Taxi Driver. Martin Scorsese. 1976. ⚅
OK, let me just tell you where I’m coming from: I don’t like Martin Scorsese’s movies. All the ones I can recall seeing are about uninteresting morons that do uninteresting and stupid things. They’re usually competently shot, with a cast of actors that make watching the movies not sheer torture, but
And I loved the way Hollywood collectively stuck up their middle fingers at The Irishman this year by nominating the film in every possible category, and then not giving it a single award. That’s savage!
But I haven’t seen this film since the 80s. Perhaps it’s the Scorsese movie that’s actually any good?
[fifty minutes pass]
This movie is really good! It’s possible that I’ve never seen it before, because none of it is familiar to me, and these shots are so iconic that I think I’d have remembered? Anyway; as usual with Scorsese, it’s about some moron, but this time he’s actually insane! Psychotic! It’s like he could kill Cybill Shepherd any moment! I’m not sure whether that’s what Scorsese is going for here, or whether he imagined that we would sympathise with this deranged person (probably?), but I’m here just going “EEEP!” and enjoying myself.
I’ve never seen De Niro better than he’s here — he’s completely believable (within the context of this pretty unrealistic framework). The cinematography is so engaging — all the saturated nighttime colours. Love it.
OK, there’s nothing as shocking as seeing Harvey Keitel with long hair and muscles. NOTHING!
Anyway, this was really good. At first I didn’t quite know where they were going with the Jodie Foster sub-plot. Was this going to be the usual “Nazi (or whatever) killer protagonist — but he’s kind to dogs, so it’s all deep and stuff: See, it’s so deep!” thing? And… It kinda is? But it kinda isn’t. I know, that’s very erudite.
And, just let me say: Foster, at thirteen, doing those scenes: Eep. But it sounds like it wasn’t as creepy as it’s in the movie:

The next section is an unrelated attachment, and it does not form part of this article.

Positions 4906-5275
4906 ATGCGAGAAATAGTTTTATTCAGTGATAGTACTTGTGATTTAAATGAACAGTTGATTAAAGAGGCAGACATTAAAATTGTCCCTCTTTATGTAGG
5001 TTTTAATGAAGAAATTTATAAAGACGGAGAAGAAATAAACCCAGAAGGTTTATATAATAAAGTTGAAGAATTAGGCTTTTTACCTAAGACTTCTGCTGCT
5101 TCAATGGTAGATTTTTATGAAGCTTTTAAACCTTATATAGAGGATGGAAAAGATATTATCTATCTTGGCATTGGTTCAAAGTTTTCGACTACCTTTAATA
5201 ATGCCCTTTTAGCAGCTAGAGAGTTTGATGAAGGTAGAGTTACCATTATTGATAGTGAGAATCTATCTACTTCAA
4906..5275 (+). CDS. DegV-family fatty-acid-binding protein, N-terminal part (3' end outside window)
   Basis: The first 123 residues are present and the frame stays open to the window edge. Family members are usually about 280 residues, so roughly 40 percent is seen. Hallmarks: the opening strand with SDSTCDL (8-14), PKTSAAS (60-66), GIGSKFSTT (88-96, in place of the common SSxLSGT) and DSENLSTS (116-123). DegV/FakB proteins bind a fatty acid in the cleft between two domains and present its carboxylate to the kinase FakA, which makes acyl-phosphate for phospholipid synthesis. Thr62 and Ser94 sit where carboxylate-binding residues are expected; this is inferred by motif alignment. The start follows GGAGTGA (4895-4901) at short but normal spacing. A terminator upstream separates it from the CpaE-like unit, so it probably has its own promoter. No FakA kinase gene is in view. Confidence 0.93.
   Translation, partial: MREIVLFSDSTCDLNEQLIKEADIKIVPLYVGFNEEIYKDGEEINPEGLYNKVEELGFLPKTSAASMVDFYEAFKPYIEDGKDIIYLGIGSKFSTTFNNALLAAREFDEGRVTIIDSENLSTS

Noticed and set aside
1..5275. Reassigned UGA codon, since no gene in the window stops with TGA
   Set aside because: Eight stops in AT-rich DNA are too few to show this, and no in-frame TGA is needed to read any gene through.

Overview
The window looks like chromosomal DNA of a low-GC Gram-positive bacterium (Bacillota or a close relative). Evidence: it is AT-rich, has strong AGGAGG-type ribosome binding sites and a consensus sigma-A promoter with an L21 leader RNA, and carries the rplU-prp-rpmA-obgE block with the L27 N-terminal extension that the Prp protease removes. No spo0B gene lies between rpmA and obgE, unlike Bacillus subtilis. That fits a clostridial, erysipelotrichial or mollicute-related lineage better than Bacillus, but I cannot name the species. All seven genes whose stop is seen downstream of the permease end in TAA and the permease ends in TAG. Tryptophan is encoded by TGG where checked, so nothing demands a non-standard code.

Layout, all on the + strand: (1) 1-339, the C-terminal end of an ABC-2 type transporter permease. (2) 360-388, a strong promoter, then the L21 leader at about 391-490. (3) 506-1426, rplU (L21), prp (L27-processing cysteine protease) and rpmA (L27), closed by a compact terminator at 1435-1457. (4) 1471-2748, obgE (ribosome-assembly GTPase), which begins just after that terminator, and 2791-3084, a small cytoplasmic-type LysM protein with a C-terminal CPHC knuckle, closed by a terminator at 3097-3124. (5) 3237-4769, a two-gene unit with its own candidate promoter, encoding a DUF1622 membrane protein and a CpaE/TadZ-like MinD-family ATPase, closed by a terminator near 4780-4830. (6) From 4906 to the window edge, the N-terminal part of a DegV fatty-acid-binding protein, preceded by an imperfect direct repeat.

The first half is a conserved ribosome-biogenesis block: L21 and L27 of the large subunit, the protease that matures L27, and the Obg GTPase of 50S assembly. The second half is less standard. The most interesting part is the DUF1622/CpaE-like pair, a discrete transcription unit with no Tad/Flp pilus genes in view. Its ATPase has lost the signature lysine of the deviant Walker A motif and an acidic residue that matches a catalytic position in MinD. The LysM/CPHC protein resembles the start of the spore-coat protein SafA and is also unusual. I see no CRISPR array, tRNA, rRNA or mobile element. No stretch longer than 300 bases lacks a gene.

But what you did in that movie is so incredible and you had to do scenes with De Niro. Were you nervous? Were you scared?
Well, I made a lot of movies before then. So I had probably made way more movies than Robert de Niro and Martin Scorsese at that point. I’d probably made, I don’t know, 10 or 11 movies. So I wasn’t nervous. I think I was too young to be nervous. But, um, Robert de Niro decided to sort of take me under his wing and he would continually take me out to coffee shops and run the lines with me, sort of in character, and then do improvs, which I didn’t 100 percent understand, but by the time we really started shooting, I really understood what he had done.
It does have some of the same problems that Apocalypse Now has: It depicts somebody that the filmmakers are critical of (Kilgore, Travis), but inevitably makes them seem really cool. I’m guessing that a significant portion of men have modelled themselves explicitly on this scene:
He is, of course, a schizophrenic guy rehearsing killing a random politician… but doesn’t he look cool doing it?
And… I now understand why Scorsese is a thing: He made this one good movie, and people are fantasising that his other movies are good. You can see the same syndrome with, say, Kenneth Branagh and even actors like Nicolas Cage, where they made some really strong stuff early on, and then everybody… overrates… their later work, even if they haven’t made anything worthwhile in decades.
This blog post is part of the Officially The Best series.